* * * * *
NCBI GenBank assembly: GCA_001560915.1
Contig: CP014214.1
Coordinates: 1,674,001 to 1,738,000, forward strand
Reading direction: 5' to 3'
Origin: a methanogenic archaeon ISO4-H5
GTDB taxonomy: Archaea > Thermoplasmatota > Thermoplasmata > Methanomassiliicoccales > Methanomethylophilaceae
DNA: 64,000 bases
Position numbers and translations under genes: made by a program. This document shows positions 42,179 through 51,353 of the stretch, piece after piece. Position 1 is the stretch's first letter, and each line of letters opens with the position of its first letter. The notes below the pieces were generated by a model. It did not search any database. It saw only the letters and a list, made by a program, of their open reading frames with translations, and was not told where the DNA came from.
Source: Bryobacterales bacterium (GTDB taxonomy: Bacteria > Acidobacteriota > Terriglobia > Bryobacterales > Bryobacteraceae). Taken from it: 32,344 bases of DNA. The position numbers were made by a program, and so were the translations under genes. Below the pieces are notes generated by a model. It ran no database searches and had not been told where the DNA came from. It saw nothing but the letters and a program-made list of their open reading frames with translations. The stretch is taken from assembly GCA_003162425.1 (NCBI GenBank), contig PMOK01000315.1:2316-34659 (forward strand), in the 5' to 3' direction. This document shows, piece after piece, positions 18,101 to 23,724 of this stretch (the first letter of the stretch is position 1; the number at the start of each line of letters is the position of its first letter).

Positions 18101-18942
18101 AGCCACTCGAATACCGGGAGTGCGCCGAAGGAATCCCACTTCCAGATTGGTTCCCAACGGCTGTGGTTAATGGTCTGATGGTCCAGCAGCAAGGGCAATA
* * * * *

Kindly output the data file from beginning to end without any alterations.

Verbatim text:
NCBI GenBank assembly: GCA_001560915.1
Contig: CP014214.1
Coordinates: 1,674,001 to 1,738,000, forward strand
Reading direction: 5' to 3'
Origin: a methanogenic archaeon ISO4-H5
GTDB taxonomy: Archaea > Thermoplasmatota > Thermoplasmata > Methanomassiliicoccales > Methanomethylophilaceae
DNA: 64,000 bases
Position numbers and translations under genes: made by a program. This document shows positions 42,179 through 51,353 of the stretch, piece after piece. Position 1 is the stretch's first letter, and each line of letters opens with the position of its first letter. The notes below the pieces were generated by a model. It did not search any database. It saw only the letters and a list, made by a program, of their open reading frames with translations, and was not told where the DNA came from.
Source: Bryobacterales bacterium (GTDB taxonomy: Bacteria > Acidobacteriota > Terriglobia > Bryobacterales > Bryobacteraceae). Taken from it: 32,344 bases of DNA. The position numbers were made by a program, and so were the translations under genes. Below the pieces are notes generated by a model. It ran no database searches and had not been told where the DNA came from. It saw nothing but the letters and a program-made list of their open reading frames with translations. The stretch is taken from assembly GCA_003162425.1 (NCBI GenBank), contig PMOK01000315.1:2316-34659 (forward strand), in the 5' to 3' direction. This document shows, piece after piece, positions 18,101 to 23,724 of this stretch (the first letter of the stretch is position 1; the number at the start of each line of letters is the position of its first letter).

Positions 18101-18942
18101 AGCCACTCGAATACCGGGAGTGCGCCGAAGGAATCCCACTTCCAGATTGGTTCCCAACGGCTGTGGTTAATGGTCTGATGGTCCAGCAGCAAGGGCAATA